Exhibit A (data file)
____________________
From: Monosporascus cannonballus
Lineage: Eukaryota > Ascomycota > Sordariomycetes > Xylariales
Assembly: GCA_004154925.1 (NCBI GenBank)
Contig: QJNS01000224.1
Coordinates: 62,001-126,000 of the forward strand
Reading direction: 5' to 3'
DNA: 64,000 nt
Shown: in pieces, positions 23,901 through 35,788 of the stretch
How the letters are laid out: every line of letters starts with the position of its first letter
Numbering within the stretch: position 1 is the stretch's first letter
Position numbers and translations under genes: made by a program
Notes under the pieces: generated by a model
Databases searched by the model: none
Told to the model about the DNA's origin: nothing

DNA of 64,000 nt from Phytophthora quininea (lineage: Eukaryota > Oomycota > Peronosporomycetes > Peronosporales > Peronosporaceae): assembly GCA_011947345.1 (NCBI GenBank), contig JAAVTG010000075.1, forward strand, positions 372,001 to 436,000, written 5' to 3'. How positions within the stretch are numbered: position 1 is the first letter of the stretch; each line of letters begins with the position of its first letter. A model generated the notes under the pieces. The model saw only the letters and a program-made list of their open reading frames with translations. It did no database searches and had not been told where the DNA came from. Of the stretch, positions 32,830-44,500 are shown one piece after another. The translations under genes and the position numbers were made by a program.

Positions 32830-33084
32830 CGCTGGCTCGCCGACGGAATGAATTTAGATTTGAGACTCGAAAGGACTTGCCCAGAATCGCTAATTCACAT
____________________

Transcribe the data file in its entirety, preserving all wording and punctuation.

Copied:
From: Monosporascus cannonballus
Lineage: Eukaryota > Ascomycota > Sordariomycetes > Xylariales
Assembly: GCA_004154925.1 (NCBI GenBank)
Contig: QJNS01000224.1
Coordinates: 62,001-126,000 of the forward strand
Reading direction: 5' to 3'
DNA: 64,000 nt
Shown: in pieces, positions 23,901 through 35,788 of the stretch
How the letters are laid out: every line of letters starts with the position of its first letter
Numbering within the stretch: position 1 is the stretch's first letter
Position numbers and translations under genes: made by a program
Notes under the pieces: generated by a model
Databases searched by the model: none
Told to the model about the DNA's origin: nothing

DNA of 64,000 nt from Phytophthora quininea (lineage: Eukaryota > Oomycota > Peronosporomycetes > Peronosporales > Peronosporaceae): assembly GCA_011947345.1 (NCBI GenBank), contig JAAVTG010000075.1, forward strand, positions 372,001 to 436,000, written 5' to 3'. How positions within the stretch are numbered: position 1 is the first letter of the stretch; each line of letters begins with the position of its first letter. A model generated the notes under the pieces. The model saw only the letters and a program-made list of their open reading frames with translations. It did no database searches and had not been told where the DNA came from. Of the stretch, positions 32,830-44,500 are shown one piece after another. The translations under genes and the position numbers were made by a program.

Positions 32830-33084
32830 CGCTGGCTCGCCGACGGAATGAATTTAGATTTGAGACTCGAAAGGACTTGCCCAGAATCGCTAATTCACAT